DAMAGE is the new comedy. Self-loathing is this year's hottest Broadway ticket. You have to be there in the room to understand how Mike Tyson can hypnotise an audience not with what he does any longer, but what he says.


DAMAGE is the new comedy. Self-loathing is this year's hottest Broadway ticket. You have to be there in the room to understand how Mike Tyson can hypnotise an audience not with what he does any longer, but what he says. Tyson has just switched Clifford Etienne's lights off 49 seconds into a particularly explosive encounter at the Pyramid Arena in Memphis, and we're settling back in our seats for another question-and-answer session with the raconteur of darkness.

The business of boxing is intricately choreographed and, with Etienne still wiping the sweat off his brow and touching his facial bumps, the conversation is pushed towards Lennox Lewis-Mike Tyson II, which is scheduled for June, probably back in the home of the blues. Tyson is playing hard to get. Money — his share of the deal, and how big he can make it — comes into it but so, too, does his obvious, human reluctance to keep going to the gym when he would rather be playing the Las Vegas playboy, dad, self-educator, survivor and all-round good-time guy.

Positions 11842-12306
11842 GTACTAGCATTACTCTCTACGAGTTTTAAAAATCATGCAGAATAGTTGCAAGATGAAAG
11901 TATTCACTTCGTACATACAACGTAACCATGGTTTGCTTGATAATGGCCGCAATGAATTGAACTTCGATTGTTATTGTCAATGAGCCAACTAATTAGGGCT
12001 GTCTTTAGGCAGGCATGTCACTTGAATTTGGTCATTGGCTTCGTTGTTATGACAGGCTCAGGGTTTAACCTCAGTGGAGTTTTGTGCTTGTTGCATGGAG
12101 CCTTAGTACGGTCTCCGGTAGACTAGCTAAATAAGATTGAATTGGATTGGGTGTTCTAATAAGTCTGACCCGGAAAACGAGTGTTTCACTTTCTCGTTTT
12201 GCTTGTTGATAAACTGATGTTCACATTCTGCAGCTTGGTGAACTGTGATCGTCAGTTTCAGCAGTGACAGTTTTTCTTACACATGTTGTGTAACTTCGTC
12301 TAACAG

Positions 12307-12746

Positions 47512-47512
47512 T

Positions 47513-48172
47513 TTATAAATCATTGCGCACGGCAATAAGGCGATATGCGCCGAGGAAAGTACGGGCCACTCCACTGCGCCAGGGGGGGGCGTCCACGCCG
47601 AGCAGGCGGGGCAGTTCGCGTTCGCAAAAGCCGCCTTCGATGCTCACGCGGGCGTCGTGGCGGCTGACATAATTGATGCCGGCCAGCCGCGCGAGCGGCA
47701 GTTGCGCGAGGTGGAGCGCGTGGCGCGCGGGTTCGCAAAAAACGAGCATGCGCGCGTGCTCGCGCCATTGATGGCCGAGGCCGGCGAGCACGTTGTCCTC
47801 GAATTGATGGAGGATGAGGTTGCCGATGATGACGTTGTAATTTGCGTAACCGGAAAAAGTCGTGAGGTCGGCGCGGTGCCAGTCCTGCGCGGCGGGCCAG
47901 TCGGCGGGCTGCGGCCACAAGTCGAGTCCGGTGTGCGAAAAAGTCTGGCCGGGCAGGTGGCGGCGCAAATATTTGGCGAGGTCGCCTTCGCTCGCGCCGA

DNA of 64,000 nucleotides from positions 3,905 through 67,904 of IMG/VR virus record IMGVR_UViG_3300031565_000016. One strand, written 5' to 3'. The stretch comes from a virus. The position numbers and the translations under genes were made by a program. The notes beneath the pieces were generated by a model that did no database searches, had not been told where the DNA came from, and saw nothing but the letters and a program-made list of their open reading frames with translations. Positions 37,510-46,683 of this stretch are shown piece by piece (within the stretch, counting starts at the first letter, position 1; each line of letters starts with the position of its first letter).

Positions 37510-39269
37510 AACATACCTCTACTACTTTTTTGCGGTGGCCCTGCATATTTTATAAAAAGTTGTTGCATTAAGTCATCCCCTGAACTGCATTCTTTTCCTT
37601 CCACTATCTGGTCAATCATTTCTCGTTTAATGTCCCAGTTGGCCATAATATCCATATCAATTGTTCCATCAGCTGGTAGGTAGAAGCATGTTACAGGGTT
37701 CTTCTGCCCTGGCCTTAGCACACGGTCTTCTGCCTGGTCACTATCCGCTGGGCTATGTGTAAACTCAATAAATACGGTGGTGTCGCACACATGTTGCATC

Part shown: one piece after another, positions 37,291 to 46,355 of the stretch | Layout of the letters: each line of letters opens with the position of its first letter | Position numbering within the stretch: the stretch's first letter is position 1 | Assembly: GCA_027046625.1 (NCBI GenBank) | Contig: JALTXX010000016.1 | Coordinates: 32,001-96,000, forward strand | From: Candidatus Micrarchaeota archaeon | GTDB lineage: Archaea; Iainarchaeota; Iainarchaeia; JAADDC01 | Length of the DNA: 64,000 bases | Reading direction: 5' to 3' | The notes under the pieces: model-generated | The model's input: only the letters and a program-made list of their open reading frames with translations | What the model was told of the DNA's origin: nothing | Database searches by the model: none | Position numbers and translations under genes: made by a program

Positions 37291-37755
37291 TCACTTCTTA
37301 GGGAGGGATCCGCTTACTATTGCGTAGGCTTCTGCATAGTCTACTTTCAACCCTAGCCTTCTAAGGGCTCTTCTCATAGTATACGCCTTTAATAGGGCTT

What's expected of Tyson here is a resounding declaration from a 36-year-old father of at least three that he will train his short black socks off for the Lewis rematch; that he will somehow go back to being the malevolent destroyer from the Eighties that so many Americans still insist on seeing. But Tyson can't make that promise, however forcibly financial logic prods him towards a second encounter with Lewis. This is what he says: "I've just got some issues to deal with. I don't know if I can love anyone. And I definitely don't believe that anyone can love me. Boxing's cool, but I've got some serious, serious demons I'm fighting.''